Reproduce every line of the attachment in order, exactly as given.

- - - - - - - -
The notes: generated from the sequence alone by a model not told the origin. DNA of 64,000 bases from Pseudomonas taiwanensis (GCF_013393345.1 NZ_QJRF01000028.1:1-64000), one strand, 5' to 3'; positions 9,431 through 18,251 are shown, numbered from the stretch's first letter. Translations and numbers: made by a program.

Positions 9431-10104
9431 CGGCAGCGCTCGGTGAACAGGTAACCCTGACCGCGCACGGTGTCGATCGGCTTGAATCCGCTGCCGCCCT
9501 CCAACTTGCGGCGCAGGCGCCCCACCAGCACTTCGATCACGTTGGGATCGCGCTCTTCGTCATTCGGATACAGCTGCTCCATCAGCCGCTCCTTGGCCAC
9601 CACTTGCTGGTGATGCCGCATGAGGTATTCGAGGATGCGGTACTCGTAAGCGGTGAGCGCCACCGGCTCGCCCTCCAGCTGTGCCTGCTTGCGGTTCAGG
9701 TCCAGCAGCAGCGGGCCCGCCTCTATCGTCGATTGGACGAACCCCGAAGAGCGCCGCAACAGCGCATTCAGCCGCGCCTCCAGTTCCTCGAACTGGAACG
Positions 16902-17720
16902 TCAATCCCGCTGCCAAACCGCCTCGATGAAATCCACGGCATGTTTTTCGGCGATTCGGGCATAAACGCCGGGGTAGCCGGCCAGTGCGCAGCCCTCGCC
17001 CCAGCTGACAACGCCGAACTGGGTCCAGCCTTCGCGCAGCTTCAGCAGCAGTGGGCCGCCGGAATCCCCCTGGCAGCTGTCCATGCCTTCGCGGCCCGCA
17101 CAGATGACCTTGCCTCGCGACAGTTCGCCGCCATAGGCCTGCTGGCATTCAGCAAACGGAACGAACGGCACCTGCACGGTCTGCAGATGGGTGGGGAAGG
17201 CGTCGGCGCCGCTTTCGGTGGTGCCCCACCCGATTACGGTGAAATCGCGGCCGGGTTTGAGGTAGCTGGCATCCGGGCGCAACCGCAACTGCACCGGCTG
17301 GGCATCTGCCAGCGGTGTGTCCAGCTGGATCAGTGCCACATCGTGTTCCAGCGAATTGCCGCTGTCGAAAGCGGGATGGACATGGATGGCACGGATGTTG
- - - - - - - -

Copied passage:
The notes: generated from the sequence alone by a model not told the origin. DNA of 64,000 bases from Pseudomonas taiwanensis (GCF_013393345.1 NZ_QJRF01000028.1:1-64000), one strand, 5' to 3'; positions 9,431 through 18,251 are shown, numbered from the stretch's first letter. Translations and numbers: made by a program.

Positions 9431-10104
9431 CGGCAGCGCTCGGTGAACAGGTAACCCTGACCGCGCACGGTGTCGATCGGCTTGAATCCGCTGCCGCCCT
9501 CCAACTTGCGGCGCAGGCGCCCCACCAGCACTTCGATCACGTTGGGATCGCGCTCTTCGTCATTCGGATACAGCTGCTCCATCAGCCGCTCCTTGGCCAC
9601 CACTTGCTGGTGATGCCGCATGAGGTATTCGAGGATGCGGTACTCGTAAGCGGTGAGCGCCACCGGCTCGCCCTCCAGCTGTGCCTGCTTGCGGTTCAGG
9701 TCCAGCAGCAGCGGGCCCGCCTCTATCGTCGATTGGACGAACCCCGAAGAGCGCCGCAACAGCGCATTCAGCCGCGCCTCCAGTTCCTCGAACTGGAACG
Positions 16902-17720
16902 TCAATCCCGCTGCCAAACCGCCTCGATGAAATCCACGGCATGTTTTTCGGCGATTCGGGCATAAACGCCGGGGTAGCCGGCCAGTGCGCAGCCCTCGCC
17001 CCAGCTGACAACGCCGAACTGGGTCCAGCCTTCGCGCAGCTTCAGCAGCAGTGGGCCGCCGGAATCCCCCTGGCAGCTGTCCATGCCTTCGCGGCCCGCA
17101 CAGATGACCTTGCCTCGCGACAGTTCGCCGCCATAGGCCTGCTGGCATTCAGCAAACGGAACGAACGGCACCTGCACGGTCTGCAGATGGGTGGGGAAGG
17201 CGTCGGCGCCGCTTTCGGTGGTGCCCCACCCGATTACGGTGAAATCGCGGCCGGGTTTGAGGTAGCTGGCATCCGGGCGCAACCGCAACTGCACCGGCTG
17301 GGCATCTGCCAGCGGTGTGTCCAGCTGGATCAGTGCCACATCGTGTTCCAGCGAATTGCCGCTGTCGAAAGCGGGATGGACATGGATGGCACGGATGTTG